Interview: Inborn errors of immunity and the newer therapies becoming available

By Liza Laws

- Last updated on GMT

© Getty Images
© Getty Images

Related tags immunity Immune system immunodeficiencies Stem cell

Heather Stefanski joined NMDP/Be The Match in May, 2021 as vice president, medical services.

Before her arrival, Stefanski was an associate professor of pediatrics at the University of Minnesota and was actively involved in clinical care and research involving children with life-threatening blood and immune system disorders. One of her areas of focus was the use of cord blood units in stem cell transplants and other cellular therapy. She is board certified in both Pediatrics and Pediatric Hematology-Oncology.

In the last two decades, there has been a rapid evolution in the diagnosis and treatment of primary immunodeficiencies and the recognition of immune dysregulation, could you explain a) why this is and b) what point we are at currently with the diagnosis and treatment?

We are more sophisticated with our molecular techniques of detecting genes in these disorders.  There are approximately 500 inborn errors of immunity causing genes and with the widely available sequencing methods this number continues to grow rapidly. Established treatment options currently consist of immune modulatory drugs, antimicrobial prophylaxis, immunoglobulin replacement therapy and, allogeneic hematopoietic stem cell transplantation (HSCT) as well as gene therapy.

Could you explain what causes inborn errors of immunity?

Inborn errors of immunity (IEI) are caused by genetic mutations. They can be x-linked, autosomal dominant or autosomal recessive.  They can also be novel mutations that are not inherited. IEI present clinically as increased susceptibility to infections, autoimmunity, autoinflammatory diseases, allergy, bone marrow failure, and/or malignancy.

Until recently, management of treatment options were limited to prompt treatment of infections, gammaglobulin replacement and even bone marrow transplant depending on what was wrong. Could you outline the newer therapies including small molecule inhibitors, biologics, gene therapy etc?

In all types of gene therapy for IEI, ex vivo​ gene therapy is used, in which a viral vector  is used to genetically modify cells from the patients with therapeutic intent. Gene editing can also be used where the DNA is repaired. Gene therapy has been used for multiple IEI including X-linked SCID, Artemis SCID, X-SCID, Wiskott-Aldrich Syndrome and Chronic Granulomatous Disease.

What difference have these made to the patients?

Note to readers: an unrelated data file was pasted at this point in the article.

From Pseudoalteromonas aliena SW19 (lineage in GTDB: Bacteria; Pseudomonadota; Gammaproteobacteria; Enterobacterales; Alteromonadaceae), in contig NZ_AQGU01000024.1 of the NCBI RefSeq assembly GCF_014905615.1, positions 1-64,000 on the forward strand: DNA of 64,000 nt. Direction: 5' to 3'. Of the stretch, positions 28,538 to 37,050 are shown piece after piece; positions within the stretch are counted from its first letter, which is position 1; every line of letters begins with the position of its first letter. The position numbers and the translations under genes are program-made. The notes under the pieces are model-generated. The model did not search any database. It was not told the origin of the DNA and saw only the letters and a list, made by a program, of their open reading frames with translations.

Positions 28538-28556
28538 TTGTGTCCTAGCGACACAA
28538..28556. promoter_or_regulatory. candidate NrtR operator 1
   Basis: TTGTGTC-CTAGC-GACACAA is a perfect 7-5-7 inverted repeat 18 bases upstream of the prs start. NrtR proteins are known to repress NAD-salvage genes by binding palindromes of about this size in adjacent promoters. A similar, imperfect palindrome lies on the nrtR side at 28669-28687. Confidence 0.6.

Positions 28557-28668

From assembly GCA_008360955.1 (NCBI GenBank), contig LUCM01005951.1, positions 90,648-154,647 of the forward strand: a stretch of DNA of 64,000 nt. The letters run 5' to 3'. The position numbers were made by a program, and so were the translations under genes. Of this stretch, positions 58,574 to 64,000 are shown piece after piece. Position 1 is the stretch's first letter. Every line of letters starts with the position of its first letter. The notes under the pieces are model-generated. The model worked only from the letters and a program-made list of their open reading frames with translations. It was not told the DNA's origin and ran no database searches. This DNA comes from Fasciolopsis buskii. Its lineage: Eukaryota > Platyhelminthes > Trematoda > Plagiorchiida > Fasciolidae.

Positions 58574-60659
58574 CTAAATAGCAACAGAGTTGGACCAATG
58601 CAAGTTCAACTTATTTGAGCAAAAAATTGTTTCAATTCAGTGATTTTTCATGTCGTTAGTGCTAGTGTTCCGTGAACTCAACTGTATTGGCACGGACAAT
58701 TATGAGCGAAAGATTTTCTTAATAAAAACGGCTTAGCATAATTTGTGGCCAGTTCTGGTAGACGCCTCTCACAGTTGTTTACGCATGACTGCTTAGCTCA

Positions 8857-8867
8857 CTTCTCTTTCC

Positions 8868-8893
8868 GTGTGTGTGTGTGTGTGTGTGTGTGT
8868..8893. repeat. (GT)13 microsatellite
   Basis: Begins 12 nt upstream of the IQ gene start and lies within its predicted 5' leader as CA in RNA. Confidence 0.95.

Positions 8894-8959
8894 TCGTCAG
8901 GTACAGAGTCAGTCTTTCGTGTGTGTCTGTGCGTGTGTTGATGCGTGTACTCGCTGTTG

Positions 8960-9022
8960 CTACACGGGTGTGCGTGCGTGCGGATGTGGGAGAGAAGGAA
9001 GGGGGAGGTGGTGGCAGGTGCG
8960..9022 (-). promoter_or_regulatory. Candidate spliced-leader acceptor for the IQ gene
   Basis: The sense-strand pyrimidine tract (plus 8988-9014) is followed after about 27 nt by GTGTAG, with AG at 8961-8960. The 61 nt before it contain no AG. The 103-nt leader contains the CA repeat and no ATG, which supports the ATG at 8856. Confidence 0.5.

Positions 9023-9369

These patients live longer, healthier lives and have a much better quality of life.  They are not hospitalized as frequently, they can attend school, they no longer need transfusions.  These therapies are life changing.

What efforts have been made to increase awareness of IEI?

The advancement of genetic testing and diagnostic techniques have increased the awareness of IEI.  There are educational efforts to recruit young immunologists to the field as well as encouraging international collaborations. The development and widespread use of newborn screening have helped to identify severe combined immune deficiency (SCID) has also increased awareness.  These patients are identified immediately and have improved outcomes.  There are continual improvements and accessibility of genetic sequencing has accelerated identification of new IEI diseases. Advances and improvements in both gene therapy and hematopoietic stem cell transplant have made treatments possible in otherwise fatal diseases.

Could you explain ‘newborn screening’ and the advantages or any disadvantages this may have?

Newborn screening identifies conditions that can affect a child’s long-term health or survival and is done within 24 hours after birth. Early detection, diagnosis, and intervention can prevent death or disability and enable children to reach their full potential.  The advantages are detecting life-threatening disorders early will impact that child’s health. Each year, new disorders, including IEI, can be detected on newborn screen.  The number of disorders detected varies by state.

Where would you like to see this field in terms of development within the next decade or two?

A number of gene therapy trials using viral gene addition have been successful for ADA-SCID. Importantly, gene therapy approaches have become safer, more efficient and applicable to more IEI. Techniques for gene therapy continue to evolve and challenges include targeting the specific gene and minimizing the off-targets mutagenesis. The biggest obstacles remain cost and complex regulatory pieces.

Where is the industry at with inborn errors of immunity?

We are continuing to improve gene therapy and expanding it to other IEIs.  We are making hematopoietic stem cell transplant safer for those that require transplant. The treatment for these disorders will change significantly in the next 10-20 years with more patients receiving gene therapy and additional IEIs being treated with gene therapy. We are truly on the cusp of novel therapies for these patients.

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